Echoes From Nazylkhan

One person who was a victim of this deportation was a woman named Nazylkhan, whose husband was fighting on the side of the Red Army when she and her four children were deported. One of those children, a daughter, died en route to Central Asia and was not given a proper burial. Nazylkhan’s great-granddaughter, Susana Jamaladynova, returned to Crimea when the doors of repatriation were opened in the 1980s and grew up to sing about her family’s history on one of the largest stages in the world, right as her homeland was back into the global spotlight.

Susana, who took the stage name Jamala, first came to the attention of Eurovision fans back in 2011 with the swinging, jazzy, irrepressibly fun ‘Smile‘, which came in 3rd place in a hotly contested Ukrainian National Final. But since then, her music has transformed from the bright and sunny melodies of ‘You’re Made of Love‘ and ‘It’s Me, Jamala‘ to the more emotional, introspective works found on her most recent album, ‘Podykh‘. Listening to songs like ‘Inie (Other)‘ and ‘Schlaych Dodomu (The Way to Home)‘. Her work has undoubtedly matured in the past five years, as artists tend to do. She has taken the time to discover herself and delve into the themes that mean something to her.

By singing about the Sürgünlik, Jamala has become a beacon as well as a lightning rod, showing the world a bit of history that is rarely covered in history textbooks. While this is a deeply personal family history for her, she said in her press conference (as well as in an interview with Eurovision Ireland) that this means so much more to her than even that. In her own words, “if you really respect venerate your family, your own culture and history, you learn how to respect other cultures. It’s the way we could make this world better.” Furthermore, by spreading the word about even the darkest chapters in human history, a single voice can hopefully make an impact and play a small part in having prevented other atrocities like this in the future.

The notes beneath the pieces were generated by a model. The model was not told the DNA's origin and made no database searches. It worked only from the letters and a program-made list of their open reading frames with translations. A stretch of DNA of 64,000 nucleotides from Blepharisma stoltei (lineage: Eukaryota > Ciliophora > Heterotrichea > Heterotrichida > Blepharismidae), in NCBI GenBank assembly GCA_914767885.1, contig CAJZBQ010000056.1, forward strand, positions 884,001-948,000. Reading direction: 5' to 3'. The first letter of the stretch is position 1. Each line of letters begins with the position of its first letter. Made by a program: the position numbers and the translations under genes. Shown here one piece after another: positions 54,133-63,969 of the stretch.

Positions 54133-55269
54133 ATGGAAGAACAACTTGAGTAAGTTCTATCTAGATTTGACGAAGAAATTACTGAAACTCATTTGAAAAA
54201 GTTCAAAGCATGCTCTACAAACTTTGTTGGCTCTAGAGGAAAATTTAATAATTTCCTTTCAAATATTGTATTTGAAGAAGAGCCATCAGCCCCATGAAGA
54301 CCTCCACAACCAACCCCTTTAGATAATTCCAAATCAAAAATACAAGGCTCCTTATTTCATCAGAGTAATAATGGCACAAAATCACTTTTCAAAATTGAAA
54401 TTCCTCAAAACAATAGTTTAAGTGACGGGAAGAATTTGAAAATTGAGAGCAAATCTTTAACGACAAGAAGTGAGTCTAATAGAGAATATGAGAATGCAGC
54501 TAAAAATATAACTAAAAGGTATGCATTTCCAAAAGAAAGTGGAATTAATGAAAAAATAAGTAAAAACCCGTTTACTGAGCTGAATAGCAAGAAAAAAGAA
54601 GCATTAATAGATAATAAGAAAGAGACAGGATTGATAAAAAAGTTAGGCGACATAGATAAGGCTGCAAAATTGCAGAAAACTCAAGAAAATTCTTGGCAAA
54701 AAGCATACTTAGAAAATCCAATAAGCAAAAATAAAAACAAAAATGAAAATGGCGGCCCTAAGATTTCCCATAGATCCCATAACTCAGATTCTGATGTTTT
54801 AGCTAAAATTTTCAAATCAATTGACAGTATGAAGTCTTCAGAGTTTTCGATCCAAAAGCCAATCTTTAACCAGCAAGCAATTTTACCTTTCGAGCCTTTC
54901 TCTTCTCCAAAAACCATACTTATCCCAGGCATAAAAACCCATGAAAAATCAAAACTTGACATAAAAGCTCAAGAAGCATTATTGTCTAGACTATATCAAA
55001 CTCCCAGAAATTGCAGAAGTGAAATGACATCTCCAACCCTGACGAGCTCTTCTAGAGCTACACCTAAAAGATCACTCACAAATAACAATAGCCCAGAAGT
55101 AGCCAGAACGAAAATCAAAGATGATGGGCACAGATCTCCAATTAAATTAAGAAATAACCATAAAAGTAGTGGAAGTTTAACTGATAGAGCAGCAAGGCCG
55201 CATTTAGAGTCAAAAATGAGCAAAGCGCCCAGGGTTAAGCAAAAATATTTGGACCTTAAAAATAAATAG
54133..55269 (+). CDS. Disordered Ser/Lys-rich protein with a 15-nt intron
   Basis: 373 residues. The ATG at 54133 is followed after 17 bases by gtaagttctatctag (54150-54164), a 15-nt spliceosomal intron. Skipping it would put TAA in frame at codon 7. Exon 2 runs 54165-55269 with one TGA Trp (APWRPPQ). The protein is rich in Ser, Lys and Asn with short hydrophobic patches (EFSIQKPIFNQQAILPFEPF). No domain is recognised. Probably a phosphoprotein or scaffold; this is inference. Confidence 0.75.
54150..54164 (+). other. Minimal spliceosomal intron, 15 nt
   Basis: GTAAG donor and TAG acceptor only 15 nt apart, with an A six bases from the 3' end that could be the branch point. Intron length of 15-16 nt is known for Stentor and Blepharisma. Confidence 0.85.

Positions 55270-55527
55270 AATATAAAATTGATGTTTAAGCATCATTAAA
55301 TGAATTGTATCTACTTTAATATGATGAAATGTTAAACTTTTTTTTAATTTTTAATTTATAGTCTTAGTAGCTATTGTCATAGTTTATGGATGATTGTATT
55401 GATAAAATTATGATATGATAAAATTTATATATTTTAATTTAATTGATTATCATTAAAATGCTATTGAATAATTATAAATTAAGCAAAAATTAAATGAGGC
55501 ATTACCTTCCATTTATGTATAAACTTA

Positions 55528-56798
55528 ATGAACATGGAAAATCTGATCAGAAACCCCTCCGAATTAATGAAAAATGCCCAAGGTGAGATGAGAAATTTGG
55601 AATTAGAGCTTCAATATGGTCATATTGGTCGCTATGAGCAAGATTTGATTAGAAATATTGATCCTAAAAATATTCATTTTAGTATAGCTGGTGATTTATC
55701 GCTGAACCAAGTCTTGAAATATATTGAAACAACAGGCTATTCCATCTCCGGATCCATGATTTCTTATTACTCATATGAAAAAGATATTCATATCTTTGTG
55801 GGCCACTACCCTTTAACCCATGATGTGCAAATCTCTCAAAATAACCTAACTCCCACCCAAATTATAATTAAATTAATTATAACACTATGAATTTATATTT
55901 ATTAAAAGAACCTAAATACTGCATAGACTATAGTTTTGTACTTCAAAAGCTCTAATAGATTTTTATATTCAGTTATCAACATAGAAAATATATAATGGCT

From ‘1944’ To ‘2016’

Just because the Eurovision Song Contest isn’t intended to be a political event doesn’t mean the Song Contest should be devoid of culture, and a major part of culture is a group’s shared history. Whether a song’s lyrics talk about tragedy or triumph, it is important to be able to honor one’s past. And now, tonight, as the dust settles on another incredible Eurovision night, voters and jurors from around Europe and Australia came together to honor Jamala and her history, as well as our own collective history. As she said tonight in her winner’s press conference, “I always knew if you sing about truth, you can touch people. And I was right.”

As we all know, the Eurovision Song Contest was created as a way to unite broadcasters and strengthen technological ties, but as a side consequence, it has allowed us a forum to examine the wounds of our not-so-distant past. Tonight, Europe and Australia put Susana Jamaladanova and her great-grandmother Nazylkhan in the spotlight, and has gotten us to discuss something that many of us had no knowledge of.

But more importantly, as Jamala has said repeatedly, this is a family story. If the greatest lesson we learn from tonight is simply to love our families, hold them tight through times of trouble, and treat those around us with love and respect, then we’re all ahead of the game.

After all, SVT told us to ‘Come Together’, didn’t they?

About The Author: Samantha Ross

Vaguely aware of the Contest since childhood, a fanatic since 2008, and an ESC blogger since 2009, Samantha Ross made her first sojourn to Eurovision in 2011, and was quickly welcomed into the fold at ESC Insight. Over the years, she's been interviewed by BBC World News, SVT, LBC Radio, and many others. She was a semi-regular contributor to Oystermouth Radio's weekly dedicated Eurovision program, "Wales 12 Points". Furthermore, Samantha contributed to BBC Radio 2's coverage of the Copenhagen contest, and was a member of the official JuniorEurovision.tv web team in 2014 and 2015. Since 2017, she's been a member of the Bulgarian Delegation, serving as Assistant Head of Press in Kyiv. When not at Eurovision, Samantha is a regular on the Twin Cities pub quiz circuit, and has volunteered as a moderator for the local high school quiz bowl for over ten years. She lives in Saint Paul, Minnesota, but is wistfully looking for opportunities to get geographically closer to the heart of the Eurovision action. You can follow Samantha on Twitter (@escinsider).

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3 responses to “Historical Glances at Eurovision, From The Past To ‘1944’ and Beyond”

  1. John Egan says:

    12 points Sam!

  2. Joshua says:

    It’s a shame that you did not mention Greece 1976 Panaghia Mou, as it does share several parallels with ‘1944’. while the lyrics are none specific and seem generally pacifist, the context of this coming as the Greek entry the year after Turkish forces seized the northern part of Cyprus Island.

  3. Samantha Ross says:

    You’re absolutely right, Joshua! Great example from 40 years ago…the more things change, the more they stay the same, I suppose!